Expert Tip: How do you spot a great cheese-counter?

The first thing I look for in a cheese shop is their cheese selection.  This means that as soon as I enter the building, I look to see if there is a big display of cheese that draws me in.  One good sign in any store is to see staff members buzzing about, attending to the cheese or other customers -- working, always working. Along the walls there may also be jams, honeys, crackers, or other items that go along with the cheeses they have on hand, and perhaps also some wine and beer or charcuterie and olives.

In addition to wonderful cheeses, the staff is really what makes a cheese shop a great cheese shop. They should be knowledgeable and engaging.  They don't need to know everything, but should be able to direct you towards what you want to know (or at least know how to look it up). Nowadays, you don't necessarily need to go to a dedicated cheese shop to get your cheese fix. Many grocery stores are now bringing in artisan cheeses as part of their offerings. So while the cheese counter may not be what you encounter first in that scenario, look for a prominent display or area dedicated to those goods. If they're really on their game, they will have a dedicated cheesemonger available who can guide you through the experience.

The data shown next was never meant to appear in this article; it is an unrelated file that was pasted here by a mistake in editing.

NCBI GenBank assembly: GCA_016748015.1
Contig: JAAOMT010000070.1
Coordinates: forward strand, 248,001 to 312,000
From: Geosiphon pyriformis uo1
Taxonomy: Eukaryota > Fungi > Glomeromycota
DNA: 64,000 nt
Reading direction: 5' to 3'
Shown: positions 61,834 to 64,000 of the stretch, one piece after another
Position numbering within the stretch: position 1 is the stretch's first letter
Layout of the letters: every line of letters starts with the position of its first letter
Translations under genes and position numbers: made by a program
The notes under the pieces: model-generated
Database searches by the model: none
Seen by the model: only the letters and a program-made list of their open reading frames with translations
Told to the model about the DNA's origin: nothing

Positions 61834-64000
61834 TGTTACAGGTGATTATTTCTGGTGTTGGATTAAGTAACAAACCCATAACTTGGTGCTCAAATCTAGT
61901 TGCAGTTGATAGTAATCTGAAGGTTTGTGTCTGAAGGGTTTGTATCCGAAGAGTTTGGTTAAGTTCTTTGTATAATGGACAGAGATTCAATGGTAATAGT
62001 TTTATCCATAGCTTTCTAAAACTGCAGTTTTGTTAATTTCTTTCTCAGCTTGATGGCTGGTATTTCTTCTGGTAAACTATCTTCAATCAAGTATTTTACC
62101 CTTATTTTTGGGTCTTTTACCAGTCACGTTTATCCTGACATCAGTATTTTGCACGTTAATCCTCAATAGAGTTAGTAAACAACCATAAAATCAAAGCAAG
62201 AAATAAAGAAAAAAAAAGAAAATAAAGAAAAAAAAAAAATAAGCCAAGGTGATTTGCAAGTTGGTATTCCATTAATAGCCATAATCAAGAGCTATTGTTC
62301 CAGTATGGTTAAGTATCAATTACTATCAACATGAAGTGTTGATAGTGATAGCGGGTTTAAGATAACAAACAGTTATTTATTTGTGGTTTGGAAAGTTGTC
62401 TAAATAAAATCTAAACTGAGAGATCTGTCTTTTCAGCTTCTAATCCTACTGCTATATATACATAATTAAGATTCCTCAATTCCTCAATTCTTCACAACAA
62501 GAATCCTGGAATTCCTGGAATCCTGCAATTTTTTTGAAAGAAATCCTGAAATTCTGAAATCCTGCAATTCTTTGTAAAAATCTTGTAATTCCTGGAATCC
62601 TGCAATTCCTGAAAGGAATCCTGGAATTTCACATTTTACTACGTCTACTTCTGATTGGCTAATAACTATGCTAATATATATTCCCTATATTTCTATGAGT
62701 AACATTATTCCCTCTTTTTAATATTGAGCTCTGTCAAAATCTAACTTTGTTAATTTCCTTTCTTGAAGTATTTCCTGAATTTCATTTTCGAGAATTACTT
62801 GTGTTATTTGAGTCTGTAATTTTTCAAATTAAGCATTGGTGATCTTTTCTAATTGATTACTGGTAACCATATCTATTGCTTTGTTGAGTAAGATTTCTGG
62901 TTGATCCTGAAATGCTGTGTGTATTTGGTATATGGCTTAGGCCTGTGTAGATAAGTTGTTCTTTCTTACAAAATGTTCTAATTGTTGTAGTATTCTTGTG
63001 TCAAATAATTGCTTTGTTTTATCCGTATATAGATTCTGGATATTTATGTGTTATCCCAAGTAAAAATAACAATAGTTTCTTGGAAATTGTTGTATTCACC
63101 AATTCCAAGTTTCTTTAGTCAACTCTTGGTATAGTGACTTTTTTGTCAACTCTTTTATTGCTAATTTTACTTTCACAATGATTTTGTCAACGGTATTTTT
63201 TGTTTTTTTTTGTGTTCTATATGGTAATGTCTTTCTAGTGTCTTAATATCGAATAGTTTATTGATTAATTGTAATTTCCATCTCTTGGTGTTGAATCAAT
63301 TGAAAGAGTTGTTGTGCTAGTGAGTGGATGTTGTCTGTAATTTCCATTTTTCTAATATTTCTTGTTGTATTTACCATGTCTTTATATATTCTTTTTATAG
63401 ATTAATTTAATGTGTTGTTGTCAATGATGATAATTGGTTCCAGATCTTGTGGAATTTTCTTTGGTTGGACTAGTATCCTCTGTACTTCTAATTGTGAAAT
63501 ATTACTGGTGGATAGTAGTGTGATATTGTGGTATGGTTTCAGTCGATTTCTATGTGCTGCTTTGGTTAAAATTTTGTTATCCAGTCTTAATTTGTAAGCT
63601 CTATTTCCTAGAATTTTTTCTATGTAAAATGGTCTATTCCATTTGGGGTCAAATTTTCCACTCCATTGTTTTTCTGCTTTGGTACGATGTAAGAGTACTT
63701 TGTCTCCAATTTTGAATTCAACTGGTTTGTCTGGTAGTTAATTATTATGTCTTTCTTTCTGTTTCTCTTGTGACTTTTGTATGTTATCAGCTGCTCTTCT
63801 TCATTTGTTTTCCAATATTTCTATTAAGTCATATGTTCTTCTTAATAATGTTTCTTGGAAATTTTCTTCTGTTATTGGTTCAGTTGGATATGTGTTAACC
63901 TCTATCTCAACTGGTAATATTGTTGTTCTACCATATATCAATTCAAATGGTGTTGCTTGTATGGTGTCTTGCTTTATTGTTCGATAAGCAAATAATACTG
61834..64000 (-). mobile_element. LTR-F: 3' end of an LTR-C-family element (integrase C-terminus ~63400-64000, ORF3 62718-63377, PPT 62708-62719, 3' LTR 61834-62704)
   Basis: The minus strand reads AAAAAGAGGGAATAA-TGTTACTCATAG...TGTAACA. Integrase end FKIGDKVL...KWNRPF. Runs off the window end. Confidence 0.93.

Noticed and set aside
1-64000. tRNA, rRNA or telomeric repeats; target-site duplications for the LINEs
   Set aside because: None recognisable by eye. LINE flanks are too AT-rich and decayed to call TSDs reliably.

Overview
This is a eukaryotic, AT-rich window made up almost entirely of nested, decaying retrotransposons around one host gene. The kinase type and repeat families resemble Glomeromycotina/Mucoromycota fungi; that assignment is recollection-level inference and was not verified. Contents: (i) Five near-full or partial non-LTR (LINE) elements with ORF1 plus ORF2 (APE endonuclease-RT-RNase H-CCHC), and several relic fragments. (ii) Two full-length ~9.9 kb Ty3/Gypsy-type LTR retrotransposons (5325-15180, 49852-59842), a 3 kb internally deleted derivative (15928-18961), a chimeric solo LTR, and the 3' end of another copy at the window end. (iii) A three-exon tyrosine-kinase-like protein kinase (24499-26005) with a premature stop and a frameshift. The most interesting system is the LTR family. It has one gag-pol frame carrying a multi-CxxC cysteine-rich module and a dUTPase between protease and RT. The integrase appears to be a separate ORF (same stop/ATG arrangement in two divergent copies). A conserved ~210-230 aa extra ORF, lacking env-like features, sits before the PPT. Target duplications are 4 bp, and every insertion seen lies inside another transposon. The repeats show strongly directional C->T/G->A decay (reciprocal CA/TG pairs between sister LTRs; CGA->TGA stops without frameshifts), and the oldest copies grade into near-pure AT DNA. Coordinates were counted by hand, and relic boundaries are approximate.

What really makes for a great cheese buying experience is the relationship that you form with your local cheesemonger. I've built a lot of relationships and many people have ultimately put their cheese lives in my hands without a second thought. This rapport rarely comes easily, but like all relationships, it requires nurturing, trust, and communication to keep it strong.

Ask for a taste of a cheese that interests you.  When you do, communicate with your cheesemonger and tell him or her what you loved about it-- or what you didn't like. This is where the rapport begins to form. Typically, when a customer starts giving me feedback I'll have about 3 cheeses for them to try, based on what they've told me. My job is to get my customer to experience the cheese he or she has envisioned in their mental palate. I'm not trying to make the biggest sale of my career from this interaction, but rather, I'm trying to have them come back again and again. If I can provide them with something that they may not have been thinking of then that's even more gratifying.

Thomas Perry is currently the Head of Cheese & Specialty at Potash Markets in Chicago, IL. He was the 2015 recipient of the Daphne Zepos Teaching Award.